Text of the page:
Fair use is a doctrine under copyright law that permits certain uses of a work without the copyright holder’s permission. The fair use of a copyrighted work is an exception to the exclusive rights of a copyright holder. Fair use may be made of a copyrighted work for purposes such as criticism, comment, news reporting, teaching (including multiple copies for classroom use), scholarship, or research. However, the use of a work for one of these purpose does not automatically qualify as a fair use. There are no hard and fast rules when deciding whether or not use of copyrighted material can be considered fair use. A nuanced analysis weighing four factors must be done for each intended use of copyrighted material.
It is also important to note that fair use is a defense. Your determination that a use is fair does not prevent a copyright holder from taking legal action against you. The only definitive way to determine whether your fair use analysis was correct is in a court of law. Therefore making fair use determinations also involves your level of risk averseness.
Fair use is a flexible balancing test that is difficult to define apart from the specific factual circumstances in which it has been applied by courts.
Purpose and character of the use
Consider: is the use educational or commercial? Is it a non-profit use or a use for profit? Is the use transformative or iterative?
Nature of the copyrighted work
Consider: is the work published or unpublished? Is it factual or creative?
Amount and substantiality of the use
Consider: how much of the work are you using? How important is the portion you are using to the work as a whole?
Impact on the market
Consider: how many copies are being made and how widely will they be distributed? Is the use spontaneous or is it repeated? Is the original for sale or license?
In the teaching context, it may be useful to take the following steps to help qualify a use as fair and protect yourself and your university from infringement liability:
Introduction to the Checklist: The Fair Use Checklist and variations on it have been widely used for many years to help educators, librarians, lawyers, and many other users of copyrighted works determine whether their activities are within the limits of fair use under U.S. copyright law (Section 107 of the U.S. Copyright Act). Fair use is determined by a balanced application of four factors set forth in the statute and listed on this guide. Those factors form the structure of this checklist. Congress and courts have offered some insights into the specific meaning of the factors, and those interpretations are reflected in the details of this form.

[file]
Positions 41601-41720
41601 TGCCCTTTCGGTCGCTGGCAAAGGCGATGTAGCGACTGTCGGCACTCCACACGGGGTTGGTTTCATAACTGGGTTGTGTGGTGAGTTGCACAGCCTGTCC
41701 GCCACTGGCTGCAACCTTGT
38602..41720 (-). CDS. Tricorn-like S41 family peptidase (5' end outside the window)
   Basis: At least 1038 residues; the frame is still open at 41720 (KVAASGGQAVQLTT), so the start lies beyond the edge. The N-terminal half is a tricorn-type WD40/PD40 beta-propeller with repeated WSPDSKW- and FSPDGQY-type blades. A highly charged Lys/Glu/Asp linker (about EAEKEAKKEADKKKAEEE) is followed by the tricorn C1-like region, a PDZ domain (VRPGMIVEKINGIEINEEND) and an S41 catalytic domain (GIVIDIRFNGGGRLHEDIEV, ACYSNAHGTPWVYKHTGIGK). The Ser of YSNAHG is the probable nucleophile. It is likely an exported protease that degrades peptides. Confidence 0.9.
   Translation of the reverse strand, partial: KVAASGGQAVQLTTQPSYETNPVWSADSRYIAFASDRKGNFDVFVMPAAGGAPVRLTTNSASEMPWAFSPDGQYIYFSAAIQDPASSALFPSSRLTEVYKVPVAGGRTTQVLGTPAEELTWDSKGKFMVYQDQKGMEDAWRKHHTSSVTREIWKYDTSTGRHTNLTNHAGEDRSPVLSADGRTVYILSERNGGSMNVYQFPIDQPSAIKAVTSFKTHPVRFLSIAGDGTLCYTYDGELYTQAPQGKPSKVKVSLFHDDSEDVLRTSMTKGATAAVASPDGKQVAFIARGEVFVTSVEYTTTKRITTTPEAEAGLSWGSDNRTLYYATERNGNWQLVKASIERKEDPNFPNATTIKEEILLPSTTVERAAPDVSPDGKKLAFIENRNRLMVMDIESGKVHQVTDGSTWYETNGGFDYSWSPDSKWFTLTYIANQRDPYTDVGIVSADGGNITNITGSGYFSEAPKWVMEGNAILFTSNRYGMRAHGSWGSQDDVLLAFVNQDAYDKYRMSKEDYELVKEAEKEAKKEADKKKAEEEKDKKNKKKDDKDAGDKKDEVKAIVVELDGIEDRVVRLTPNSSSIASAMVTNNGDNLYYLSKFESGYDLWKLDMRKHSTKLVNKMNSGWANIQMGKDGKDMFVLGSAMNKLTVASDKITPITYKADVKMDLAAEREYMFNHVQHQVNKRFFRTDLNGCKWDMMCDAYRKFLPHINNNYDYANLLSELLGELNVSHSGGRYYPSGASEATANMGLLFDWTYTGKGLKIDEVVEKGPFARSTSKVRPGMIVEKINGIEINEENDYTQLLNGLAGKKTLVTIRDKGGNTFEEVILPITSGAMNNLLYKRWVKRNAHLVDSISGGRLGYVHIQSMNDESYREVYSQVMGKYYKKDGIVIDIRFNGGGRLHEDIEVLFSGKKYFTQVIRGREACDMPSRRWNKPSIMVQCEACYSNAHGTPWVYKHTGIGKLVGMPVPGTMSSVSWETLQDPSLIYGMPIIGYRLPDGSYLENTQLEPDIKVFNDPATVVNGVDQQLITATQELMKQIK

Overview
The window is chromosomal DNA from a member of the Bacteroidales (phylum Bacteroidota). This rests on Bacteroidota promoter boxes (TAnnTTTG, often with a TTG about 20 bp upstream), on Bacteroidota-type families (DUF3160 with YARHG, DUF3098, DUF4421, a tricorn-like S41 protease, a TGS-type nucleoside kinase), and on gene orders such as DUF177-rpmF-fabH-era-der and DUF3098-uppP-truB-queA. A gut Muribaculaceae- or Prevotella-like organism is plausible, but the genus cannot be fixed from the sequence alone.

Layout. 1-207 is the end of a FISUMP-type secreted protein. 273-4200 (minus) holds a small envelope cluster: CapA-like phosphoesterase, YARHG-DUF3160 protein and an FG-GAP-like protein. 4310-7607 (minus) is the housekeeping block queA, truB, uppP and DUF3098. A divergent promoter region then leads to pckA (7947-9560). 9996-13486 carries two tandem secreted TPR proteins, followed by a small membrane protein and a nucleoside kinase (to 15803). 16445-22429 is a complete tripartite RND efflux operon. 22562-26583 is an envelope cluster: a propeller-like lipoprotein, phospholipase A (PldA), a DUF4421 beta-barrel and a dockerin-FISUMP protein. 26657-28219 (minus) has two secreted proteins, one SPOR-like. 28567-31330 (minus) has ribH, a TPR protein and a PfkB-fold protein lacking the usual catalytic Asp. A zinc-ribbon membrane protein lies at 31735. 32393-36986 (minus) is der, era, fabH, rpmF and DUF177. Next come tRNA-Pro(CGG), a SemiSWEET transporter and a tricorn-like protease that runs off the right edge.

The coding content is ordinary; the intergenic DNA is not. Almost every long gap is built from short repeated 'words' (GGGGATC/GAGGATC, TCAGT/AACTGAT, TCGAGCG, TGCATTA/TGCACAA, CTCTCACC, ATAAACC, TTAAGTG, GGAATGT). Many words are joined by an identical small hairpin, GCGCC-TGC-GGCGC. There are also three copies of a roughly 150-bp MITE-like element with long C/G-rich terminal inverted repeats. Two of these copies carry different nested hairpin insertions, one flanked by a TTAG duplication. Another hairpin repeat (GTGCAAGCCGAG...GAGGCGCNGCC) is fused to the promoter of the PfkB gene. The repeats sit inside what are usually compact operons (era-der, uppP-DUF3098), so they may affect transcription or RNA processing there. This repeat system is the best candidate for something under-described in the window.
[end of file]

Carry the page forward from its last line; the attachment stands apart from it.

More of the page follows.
Benefits of the Checklist: A proper use of this checklist should serve two purposes. First, it should help you to focus on factual circumstances that are important in your evaluation of fair use. The meaning and scope of fair use depends on the particular facts of a given situation, and changing one or more facts may alter the analysis. Second, the checklist can provide an important mechanism to document your decision-making process. Maintaining a record of your fair use analysis can be critical for establishing good faith; consider adding to the checklist the current date and notes about your project. Keep completed checklists on file for future reference.
The Checklist as Roadmap: As you use the checklist and apply it to your situations, you are likely to check more than one box in each column and even check boxes across columns. Some checked boxes will favor fair use and others may oppose fair use. A key issue is whether you are acting reasonably in checking any given box, with the ultimate question being whether the cumulative weight of the factors favors or turns you away from fair use. This is not an exercise in simply checking and counting boxes. Instead, you need to consider the relative persuasive strength of the circumstances and if the overall conditions lean most convincingly for or against fair use. Because you are most familiar with your project, you are probably best positioned to evaluate the facts and make the decision.
*Fair Use Checklist and Introduction to the Fair Use Checklist borrowed and adapted from the checklist created by Kenneth D. Crews (Columbia University) and Dwayne K. Butler (University of Louisville).
Codes of best practice in fair use have been developed by various communities of practice to outline common practices they regard as fair use when using copyrighted materials. These codes of best practice are not legal documents and following them does not guarantee that a copyright holder will not take legal action against you. However, following these best practices will give you a stronger fair use defense should your use be questioned. The following is a list of codes of best practice that are particularly relevant to the academic community. Additional codes of best practice may be found on the Center for Media and Social Impact website.